Robert Herrick was a 17th-century English Poet. He was born 24 August 1591 and he was buried 15 October 1674. He was born in London. He wrote over 2,500 poems, and half of them appear in his major work. He never married, and none of his love poems were directed to any women.
Robert Herrick wrote elegies, satires, epigrams, love songs to imaginary mistresses, marriage songs, complimentary verse to friends and patrons, and celebrations of rustic and ecclesiastical festivals. His poetry had an appeal that lies in its truth to human sentiments and its perfection of form and style. His poems are frequently light, worldly, and hedonistic, and making few pretensions to intellectual profundity, it yet cover a wide range of subjects and emotions, ranging from lyric inspired by rural life to wistful evocations of life and love’s evanescence and fleeting beauty. Herrick’s lyrics are notable for their technical mastery and the interplay of thought, rhythm, and imagery that they display. Herrick’s poems was steeped in the classical tradition; he was influenced by English folklore and lyrics, by italian madrigals, by the Bible and patristic literature, and by contemporary English writers, notably Jonson and Robert Burton.
They do not know exactly the year that this was written in, but it was written in the 17th Century. He published it in 1648 in a collection of poems called Hesperides.
To the Virgins, to Make Much of Time Robert Herrick
Gather ye rosebuds while ye may,
Old Time is still a-flying;
And this same flower that smiles today
Tomorrow will be dying.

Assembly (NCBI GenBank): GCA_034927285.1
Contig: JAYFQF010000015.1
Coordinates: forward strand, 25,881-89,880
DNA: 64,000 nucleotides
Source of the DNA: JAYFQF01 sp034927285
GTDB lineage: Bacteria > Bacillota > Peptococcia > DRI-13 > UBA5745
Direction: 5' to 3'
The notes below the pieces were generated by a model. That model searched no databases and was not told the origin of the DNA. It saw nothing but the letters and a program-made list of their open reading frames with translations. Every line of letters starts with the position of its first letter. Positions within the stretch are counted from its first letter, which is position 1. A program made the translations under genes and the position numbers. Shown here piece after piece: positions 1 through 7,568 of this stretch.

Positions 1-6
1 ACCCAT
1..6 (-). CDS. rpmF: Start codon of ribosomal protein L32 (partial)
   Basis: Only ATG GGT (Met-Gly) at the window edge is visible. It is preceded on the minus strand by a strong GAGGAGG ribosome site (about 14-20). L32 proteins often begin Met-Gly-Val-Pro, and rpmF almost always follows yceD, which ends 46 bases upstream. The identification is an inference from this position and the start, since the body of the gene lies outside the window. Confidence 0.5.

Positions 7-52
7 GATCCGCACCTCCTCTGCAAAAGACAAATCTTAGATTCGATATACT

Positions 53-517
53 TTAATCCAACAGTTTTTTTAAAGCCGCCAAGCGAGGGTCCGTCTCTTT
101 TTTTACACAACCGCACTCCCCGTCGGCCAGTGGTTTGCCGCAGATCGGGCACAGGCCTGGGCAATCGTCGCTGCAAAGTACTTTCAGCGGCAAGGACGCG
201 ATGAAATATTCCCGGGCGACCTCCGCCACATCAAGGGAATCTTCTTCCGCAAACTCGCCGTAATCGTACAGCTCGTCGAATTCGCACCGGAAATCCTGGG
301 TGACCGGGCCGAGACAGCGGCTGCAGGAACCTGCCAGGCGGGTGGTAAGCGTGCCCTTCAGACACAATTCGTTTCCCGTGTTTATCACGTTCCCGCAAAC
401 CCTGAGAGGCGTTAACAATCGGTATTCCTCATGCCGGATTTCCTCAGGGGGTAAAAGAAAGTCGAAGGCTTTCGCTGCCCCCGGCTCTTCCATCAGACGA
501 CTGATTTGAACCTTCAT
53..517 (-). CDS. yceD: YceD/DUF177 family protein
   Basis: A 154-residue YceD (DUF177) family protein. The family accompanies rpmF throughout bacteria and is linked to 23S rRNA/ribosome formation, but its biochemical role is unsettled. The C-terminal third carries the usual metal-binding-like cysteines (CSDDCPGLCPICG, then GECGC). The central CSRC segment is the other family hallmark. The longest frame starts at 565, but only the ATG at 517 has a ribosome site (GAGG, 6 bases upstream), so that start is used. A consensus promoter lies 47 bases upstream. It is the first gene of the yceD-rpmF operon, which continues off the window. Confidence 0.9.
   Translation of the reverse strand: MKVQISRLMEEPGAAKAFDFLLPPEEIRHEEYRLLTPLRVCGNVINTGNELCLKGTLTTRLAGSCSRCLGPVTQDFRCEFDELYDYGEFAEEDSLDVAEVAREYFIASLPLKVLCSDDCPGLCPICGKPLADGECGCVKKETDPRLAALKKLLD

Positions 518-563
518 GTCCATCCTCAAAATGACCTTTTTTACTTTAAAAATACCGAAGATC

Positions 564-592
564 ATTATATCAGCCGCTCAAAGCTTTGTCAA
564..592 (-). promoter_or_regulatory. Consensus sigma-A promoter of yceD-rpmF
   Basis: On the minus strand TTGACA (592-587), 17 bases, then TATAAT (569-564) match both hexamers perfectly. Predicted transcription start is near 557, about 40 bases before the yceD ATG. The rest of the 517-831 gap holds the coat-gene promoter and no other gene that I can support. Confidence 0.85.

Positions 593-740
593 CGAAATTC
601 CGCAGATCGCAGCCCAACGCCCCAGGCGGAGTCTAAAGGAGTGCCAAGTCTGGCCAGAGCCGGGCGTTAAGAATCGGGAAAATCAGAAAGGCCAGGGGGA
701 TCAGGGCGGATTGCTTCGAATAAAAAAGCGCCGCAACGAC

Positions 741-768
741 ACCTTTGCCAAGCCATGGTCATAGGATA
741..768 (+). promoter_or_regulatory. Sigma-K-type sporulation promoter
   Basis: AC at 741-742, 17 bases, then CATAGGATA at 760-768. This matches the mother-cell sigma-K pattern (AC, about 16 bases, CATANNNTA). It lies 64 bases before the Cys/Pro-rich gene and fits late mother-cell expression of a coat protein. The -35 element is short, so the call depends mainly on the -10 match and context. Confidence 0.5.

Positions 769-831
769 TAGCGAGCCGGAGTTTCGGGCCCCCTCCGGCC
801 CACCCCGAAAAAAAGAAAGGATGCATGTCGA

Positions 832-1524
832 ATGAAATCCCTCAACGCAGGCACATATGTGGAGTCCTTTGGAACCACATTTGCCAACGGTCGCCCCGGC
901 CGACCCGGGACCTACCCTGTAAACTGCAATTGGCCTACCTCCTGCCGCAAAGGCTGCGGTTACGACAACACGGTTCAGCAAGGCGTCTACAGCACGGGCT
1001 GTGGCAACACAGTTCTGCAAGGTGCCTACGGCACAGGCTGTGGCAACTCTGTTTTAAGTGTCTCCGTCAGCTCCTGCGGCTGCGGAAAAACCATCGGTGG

The glorious lamp of heaven, the sun,
The higher he’s a-getting,
The sooner will his race be run,
And nearer he’s to setting.
That age is best which is the first,
When youth and blood are warmer;
But being spent, the worse, and worst
Times still succeed the former.
Then be not coy, but use your time,
And while ye may, go marry;
For having lost but once your prime,
You may forever tarry.
His poems in volume take beauty, love, and various spiritual matter as their subject. This poem is no exception. This poem is about making the most of your time on earth, and to take advantage of the opportunities that you have while you are young. Although this speaks about virgins needing to marry before they get older, it is not to be comprehended to go crazy wild. The end of the poem is clear that the speaker wants the virgins to get married while they are still eligible, attractive, and capable of bearing children. "This same flower that smiles today, tomorrow will be dying," refers to the virgins, who are young and warm-blooded now, but in time will age and ultimately die.